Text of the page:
When my father-in-law passed on, family attention became focused on Grandma and how she was getting along living by herself. In the main, she was doing fine. In a reasonable time, she had been able to replace grief with quiet acceptance and sturdy endurance.
Our faith in her usual good judgement, however, was badly shaken when we learned she had paid almost seven-hundred dollars to a door-to-door vacuum cleaner salesman. During some square-jawed questioning, we learned he was in his early thirties and, to quote her, “was well dressed and a very nice man.” She had also been impressed by how well he demonstrated the “amazing” machine he was selling, complete with a full set of attachments for meeting any cleaning challenge in home, car, or maybe even a fleet of ships.
I can attest to its power. When I flipped the red power switch on top of that imposing steel and plastic hulk, all the lights in the house went dim. Talk about noise, it was as if we were clutching the fence at the end of the runway at Page Field as a Boeing 707 on a hammer down takeoff flew over our heads. As for power, it could’ve pulled the toughest hair from the sunbaked hide of an Egyptian camel. If, by accident, you picked up anything of value, no matter what it was made of, after it had been hit and hurled, then blasted between nozzle and bag, there was nothing left except the memory of what once was.
Clearly, not only did she not need such a beast of a machine, it was also a waste of a fairly big chunk of money. After we had given her a kindly yet stern lecture, she broke the silence with an emphatic answer: “I know. I know all about that, but everybody has to make a living.”
That declaration arose from the deep concern she had for another person. It also was so profound that even now and many years later, we laughingly use that line to help justify buying some sparkly thing that clearly flunks any sensible test of need.
Then there was that incident during a business trip to New York City. Mick, a friend of mine, and I were walking along a busy sidewalk when we passed a man sitting against a wall. Everything about him was fractured, worn out, and dirty. In front of him was a small box and a sign on which was scrawled: “I’m broke and hungry. Please help.”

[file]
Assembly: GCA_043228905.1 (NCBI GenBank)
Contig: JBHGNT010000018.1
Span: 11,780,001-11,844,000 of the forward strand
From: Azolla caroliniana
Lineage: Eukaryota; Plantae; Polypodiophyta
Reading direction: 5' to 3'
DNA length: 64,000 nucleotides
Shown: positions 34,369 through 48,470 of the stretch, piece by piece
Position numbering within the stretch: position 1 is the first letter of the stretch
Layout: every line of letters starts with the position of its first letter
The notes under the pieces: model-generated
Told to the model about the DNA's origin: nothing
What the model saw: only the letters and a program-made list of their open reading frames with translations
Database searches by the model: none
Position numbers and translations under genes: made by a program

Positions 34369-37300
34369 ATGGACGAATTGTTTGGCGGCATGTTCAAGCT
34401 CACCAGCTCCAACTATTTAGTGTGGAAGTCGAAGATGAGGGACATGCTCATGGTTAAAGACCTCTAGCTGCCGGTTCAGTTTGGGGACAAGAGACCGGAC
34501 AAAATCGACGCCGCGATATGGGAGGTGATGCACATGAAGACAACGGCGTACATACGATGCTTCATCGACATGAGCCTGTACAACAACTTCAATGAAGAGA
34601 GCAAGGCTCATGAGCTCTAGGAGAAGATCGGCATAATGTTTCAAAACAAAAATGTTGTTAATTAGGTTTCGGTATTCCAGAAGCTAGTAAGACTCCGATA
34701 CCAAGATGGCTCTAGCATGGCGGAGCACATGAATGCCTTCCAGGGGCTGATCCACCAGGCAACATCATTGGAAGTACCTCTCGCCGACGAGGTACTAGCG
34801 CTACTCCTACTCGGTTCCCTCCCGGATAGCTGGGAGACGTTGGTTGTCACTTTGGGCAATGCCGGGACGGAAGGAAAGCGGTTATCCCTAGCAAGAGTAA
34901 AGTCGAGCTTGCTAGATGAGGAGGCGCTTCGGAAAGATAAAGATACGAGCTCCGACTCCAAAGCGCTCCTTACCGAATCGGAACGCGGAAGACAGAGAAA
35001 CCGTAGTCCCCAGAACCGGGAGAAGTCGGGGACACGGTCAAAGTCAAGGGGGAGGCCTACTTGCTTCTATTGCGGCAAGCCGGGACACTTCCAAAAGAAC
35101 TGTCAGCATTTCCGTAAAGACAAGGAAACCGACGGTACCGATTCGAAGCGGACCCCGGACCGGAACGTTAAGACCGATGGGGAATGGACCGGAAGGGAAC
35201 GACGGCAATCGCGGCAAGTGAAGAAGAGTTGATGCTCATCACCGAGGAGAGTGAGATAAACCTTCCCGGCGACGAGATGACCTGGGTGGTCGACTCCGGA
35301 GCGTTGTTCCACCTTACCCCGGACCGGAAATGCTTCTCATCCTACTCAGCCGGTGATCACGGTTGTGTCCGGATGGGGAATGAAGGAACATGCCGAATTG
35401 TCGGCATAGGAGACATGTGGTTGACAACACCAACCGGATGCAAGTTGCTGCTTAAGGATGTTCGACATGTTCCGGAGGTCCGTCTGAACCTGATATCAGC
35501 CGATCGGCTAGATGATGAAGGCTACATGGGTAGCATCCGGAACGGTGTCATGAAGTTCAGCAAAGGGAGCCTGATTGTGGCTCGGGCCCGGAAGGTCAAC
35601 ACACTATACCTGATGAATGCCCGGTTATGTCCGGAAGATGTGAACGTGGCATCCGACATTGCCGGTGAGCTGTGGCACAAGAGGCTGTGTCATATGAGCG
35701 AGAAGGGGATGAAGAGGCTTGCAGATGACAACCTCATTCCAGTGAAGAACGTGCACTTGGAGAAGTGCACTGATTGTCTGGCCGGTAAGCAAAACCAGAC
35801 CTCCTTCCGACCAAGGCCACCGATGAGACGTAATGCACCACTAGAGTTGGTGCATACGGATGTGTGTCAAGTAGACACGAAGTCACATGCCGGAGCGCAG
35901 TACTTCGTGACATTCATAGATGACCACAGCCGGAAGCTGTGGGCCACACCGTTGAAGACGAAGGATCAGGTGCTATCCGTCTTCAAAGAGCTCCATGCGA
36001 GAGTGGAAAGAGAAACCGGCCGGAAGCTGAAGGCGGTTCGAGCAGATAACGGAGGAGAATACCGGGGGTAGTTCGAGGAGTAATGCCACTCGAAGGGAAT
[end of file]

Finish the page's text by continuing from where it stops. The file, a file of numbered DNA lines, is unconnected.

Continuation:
I abruptly stopped, fingered a five-dollar bill from my wallet, folded it, and put it in the box. He looked at me with hollow eyes. “God bless you,” he said.
As we again picked up the pace, Mick said, “I never would’ve done that. You know what’s going to happen to that five bucks. He’ll never use it for food. Instead, he’ll buy a bottle of booze. And that’ll be the end of that.”
“Look Mick,” I blurted out with an air of confidence that surprised even me, “I gave him five bucks, free and clear. It’s his to spend however and whatever he wants. Think of it this way. At one time, he was a kid full of energy, maybe even thinking about getting a job so he could buy a car with a loud horn and mud flaps to impress the girls. Somewhere along the way, though, something went wrong. We don’t know and we can’t imagine how many times his chin hit the rungs of the ladder as he slid or was pushed back down to become that messy heap at the bottom we just saw. He said he needed money, I gave it to him, five bucks I’ll never miss. All I can hope for is that it will buy him a good evening for today or a good morning for tomorrow.”
In both situations, there were no bleeding hearts, no study of hidden meanings or consequences, no definable motives, no cross-examinations or arguments, no searching for guilt complexes, no justifiable requirements for anything.
Just two simple, meaningful, and logically offered and accepted answers, mere pinpricks in the Grand Scheme of Life.
It hardly gets better.